National Assembly sitting proceeds despite warnings over legality

The first sitting of the National Assembly on Friday has allegedly proceeded despite concerns of legality and irregularities.

The first sitting of the National Assembly on Friday has allegedly proceeded despite concerns of legality and irregularities.

Published Jun 16, 2024


The inaugural sitting of the National Assembly allegedly took place despite concerns over the legality of the proceedings conducted by Chief Justice Raymond Zondo.

Judge Zondo presided over the proceedings before ANC’s Thoko Didiza was elected Speaker of Parliament on Friday.

However, before the activities, the non-profit organisation Hola Bon Renaissance Foundation (HBR) requested that the proceedings be suspended temporarily.

Nelson Mandela’s great-grandson, Mayibuye Mandela, raised alleged irregularities concerning the proceedings.

Judge Zondo’s spokesperson, Lusanda Ntuli, was asked to comment.

The HBR, which requested that the Electoral Court declare the 2024 national and provincial elections null and void, said the proceedings in Parliament should be temporarily suspended with immediate effect.

The organisation said the Independent Electoral Commission of SA (IEC) failed to discharge its statutory obligations.

The organisation said its request for the suspension of the proceedings was based on the fact that there was a pending court matter between the IEC and itself.

It said this was scheduled to be heard by the Electoral Court.

It threatened that failure to comply with the request could result in legal consequences, including criminal charges and a declaration of delinquency.

The organisation’s chairperson, Mothopeng Msieleng, said this made the IEC lists of political parties to the National Assembly and legislatures sub judice.

“In light of these circumstances, we kindly request that parliamentary proceedings be put on hold until the court matter is resolved. This will ensure that the ongoing legal proceedings do not prejudice any decisions made by Parliament,” said the HBR Foundation.

Msieleng said he believed that the proceedings would violate the Constitution and the Judiciary Services Act.

“We request that you adhere to the rule of law and await the Electoral Court's decision before proceeding,” he said

However, Judge Zondo went ahead with the sitting and presided over the swearing-in of Parliament members and the Speaker’s election.

This was after the final Government of National Unity (GNU) agreement was signed before the proceedings at the Cape Town Convention Centre, which was the venue of the first sitting of the seventh administration.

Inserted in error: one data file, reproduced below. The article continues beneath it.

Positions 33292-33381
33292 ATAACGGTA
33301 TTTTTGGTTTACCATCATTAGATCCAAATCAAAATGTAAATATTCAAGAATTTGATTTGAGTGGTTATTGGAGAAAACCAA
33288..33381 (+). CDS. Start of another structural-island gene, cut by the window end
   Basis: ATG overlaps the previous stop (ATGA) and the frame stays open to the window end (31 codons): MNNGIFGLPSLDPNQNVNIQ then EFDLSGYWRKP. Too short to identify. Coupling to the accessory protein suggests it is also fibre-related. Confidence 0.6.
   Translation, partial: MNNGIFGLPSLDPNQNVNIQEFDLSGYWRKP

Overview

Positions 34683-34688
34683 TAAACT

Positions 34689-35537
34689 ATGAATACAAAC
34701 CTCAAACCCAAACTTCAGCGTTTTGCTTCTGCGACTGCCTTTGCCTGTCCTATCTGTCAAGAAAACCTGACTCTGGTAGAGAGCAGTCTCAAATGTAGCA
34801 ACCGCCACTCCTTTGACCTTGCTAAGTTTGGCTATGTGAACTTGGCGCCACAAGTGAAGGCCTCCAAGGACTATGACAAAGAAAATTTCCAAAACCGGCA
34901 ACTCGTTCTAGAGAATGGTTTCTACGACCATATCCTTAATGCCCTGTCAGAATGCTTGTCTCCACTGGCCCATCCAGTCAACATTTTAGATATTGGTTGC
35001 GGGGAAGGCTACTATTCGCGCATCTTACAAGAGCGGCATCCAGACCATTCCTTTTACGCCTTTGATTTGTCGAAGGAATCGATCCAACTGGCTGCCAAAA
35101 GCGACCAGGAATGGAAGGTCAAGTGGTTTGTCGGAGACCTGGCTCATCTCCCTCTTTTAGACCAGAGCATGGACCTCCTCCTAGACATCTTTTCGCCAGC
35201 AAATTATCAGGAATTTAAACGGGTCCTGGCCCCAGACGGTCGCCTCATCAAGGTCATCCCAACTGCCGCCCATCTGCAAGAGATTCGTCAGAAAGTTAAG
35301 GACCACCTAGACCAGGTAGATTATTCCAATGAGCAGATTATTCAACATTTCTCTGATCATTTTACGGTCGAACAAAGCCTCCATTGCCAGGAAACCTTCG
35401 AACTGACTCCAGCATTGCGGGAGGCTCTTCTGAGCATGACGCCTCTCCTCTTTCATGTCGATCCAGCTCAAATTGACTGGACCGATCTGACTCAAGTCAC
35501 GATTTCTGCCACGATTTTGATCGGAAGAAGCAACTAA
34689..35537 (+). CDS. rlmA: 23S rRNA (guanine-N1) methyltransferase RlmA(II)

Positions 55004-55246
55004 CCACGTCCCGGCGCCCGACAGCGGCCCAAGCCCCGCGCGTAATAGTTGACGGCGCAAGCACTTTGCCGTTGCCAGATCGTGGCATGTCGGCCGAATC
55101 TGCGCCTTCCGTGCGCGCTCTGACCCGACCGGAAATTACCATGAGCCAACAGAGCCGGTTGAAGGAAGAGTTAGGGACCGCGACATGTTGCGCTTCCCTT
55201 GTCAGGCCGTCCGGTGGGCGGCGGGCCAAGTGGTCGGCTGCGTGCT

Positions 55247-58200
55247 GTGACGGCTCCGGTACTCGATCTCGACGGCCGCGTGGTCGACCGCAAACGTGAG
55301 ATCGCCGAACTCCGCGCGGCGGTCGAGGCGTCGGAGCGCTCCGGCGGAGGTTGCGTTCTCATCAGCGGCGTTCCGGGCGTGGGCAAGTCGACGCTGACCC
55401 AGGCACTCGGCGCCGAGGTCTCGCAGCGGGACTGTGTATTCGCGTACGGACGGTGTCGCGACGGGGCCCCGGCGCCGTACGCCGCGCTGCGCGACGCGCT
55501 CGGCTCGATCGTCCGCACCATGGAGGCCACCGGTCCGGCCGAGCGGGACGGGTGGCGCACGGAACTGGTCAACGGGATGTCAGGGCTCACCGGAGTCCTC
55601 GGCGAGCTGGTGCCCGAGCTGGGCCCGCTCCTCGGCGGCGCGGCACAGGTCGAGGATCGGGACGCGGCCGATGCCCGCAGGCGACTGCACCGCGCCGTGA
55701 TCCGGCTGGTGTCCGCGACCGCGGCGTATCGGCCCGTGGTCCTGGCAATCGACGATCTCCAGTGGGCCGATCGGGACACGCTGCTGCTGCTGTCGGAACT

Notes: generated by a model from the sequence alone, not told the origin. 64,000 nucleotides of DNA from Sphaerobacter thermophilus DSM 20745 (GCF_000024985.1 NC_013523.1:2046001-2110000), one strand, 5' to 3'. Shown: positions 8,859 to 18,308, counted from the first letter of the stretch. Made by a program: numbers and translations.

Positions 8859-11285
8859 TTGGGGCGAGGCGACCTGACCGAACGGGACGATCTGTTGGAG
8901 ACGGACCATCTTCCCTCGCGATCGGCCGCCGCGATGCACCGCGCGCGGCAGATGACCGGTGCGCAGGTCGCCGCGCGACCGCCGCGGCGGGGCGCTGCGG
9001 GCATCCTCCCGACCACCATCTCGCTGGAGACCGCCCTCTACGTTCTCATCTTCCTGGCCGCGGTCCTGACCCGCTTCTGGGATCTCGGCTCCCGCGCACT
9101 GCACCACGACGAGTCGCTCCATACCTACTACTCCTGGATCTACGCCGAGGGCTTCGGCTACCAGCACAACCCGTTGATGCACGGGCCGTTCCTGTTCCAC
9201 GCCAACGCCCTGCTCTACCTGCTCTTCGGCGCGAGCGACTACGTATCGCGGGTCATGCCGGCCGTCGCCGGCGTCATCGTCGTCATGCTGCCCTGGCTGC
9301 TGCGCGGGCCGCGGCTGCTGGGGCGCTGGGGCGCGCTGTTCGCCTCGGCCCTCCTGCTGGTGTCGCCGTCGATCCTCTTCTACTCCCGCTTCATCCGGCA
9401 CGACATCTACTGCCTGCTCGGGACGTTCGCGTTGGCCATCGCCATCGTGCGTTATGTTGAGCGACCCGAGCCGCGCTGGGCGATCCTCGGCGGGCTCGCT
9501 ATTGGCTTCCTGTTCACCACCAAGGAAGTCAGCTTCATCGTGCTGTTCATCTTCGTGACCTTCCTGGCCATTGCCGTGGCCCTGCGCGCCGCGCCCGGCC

The agreement was signed by ANC secretary general Fikile Mbalula and chairperson of the DA’s federation council, Helen Zille, indicating their intention to form the government together.

The agreement saw the DA voting in favour of Cyril Ramaphosa as President and Thoko Didiza as Speaker of the National Assembly. In return, the ANC supported the appointment of the DA’s Annelie Lotriet as deputy speaker.

This was despite the absence of the uMkhonto weSizwe Party (MKP) which refused to send its 58 MPs to the National Assembly to be sworn in.

The MKP alleged that it was robbed of victory through vote-rigging and boycotted the sitting.

Mandela said the recent elections and subsequent legislative actions should be rendered invalid because the sitting comprised of fewer than 350 members.

He said Section 46 of the Constitution stated that the National Assembly must have between 350 and 400 members.

Mandela added that the members should be elected through an electoral system that was prescribed by national legislation and based on the national common voters roll. Mandela said this required a minimum voting age of 18 years, which generally resulted in proportional representation.

Mandela said an act of Parliament must specify the formula for determining the exact number of members within the 350-400 range.

He said if the constitutional mandate was not adhered to, the following issues would arise:

- Legitimacy of the Assembly: The National Assembly might be considered improperly constituted, which could invalidate its legislative decisions.

- Legal challenges: Any laws passed by a non-compliant assembly could be subject to legal challenges and potential nullification by the judiciary.

- Political instability: Failure to adhere to constitutional provisions may result in political turmoil, undermining public confidence in the democratic process and governance structures.

- Judicial intervention: The Constitutional Court has the authority to enforce compliance with the Constitution and may order corrective measures.

Mandela said: “In light of these constitutional requirements, the current composition of the National Assembly, being less than 350 members, is a direct violation of Section 46. Consequently, the validity of the elections and any legislative decisions made under these conditions are in serious question.

“We urge all relevant authorities to address this matter promptly to ensure the integrity and legality of our parliamentary processes.“

Sunday Independent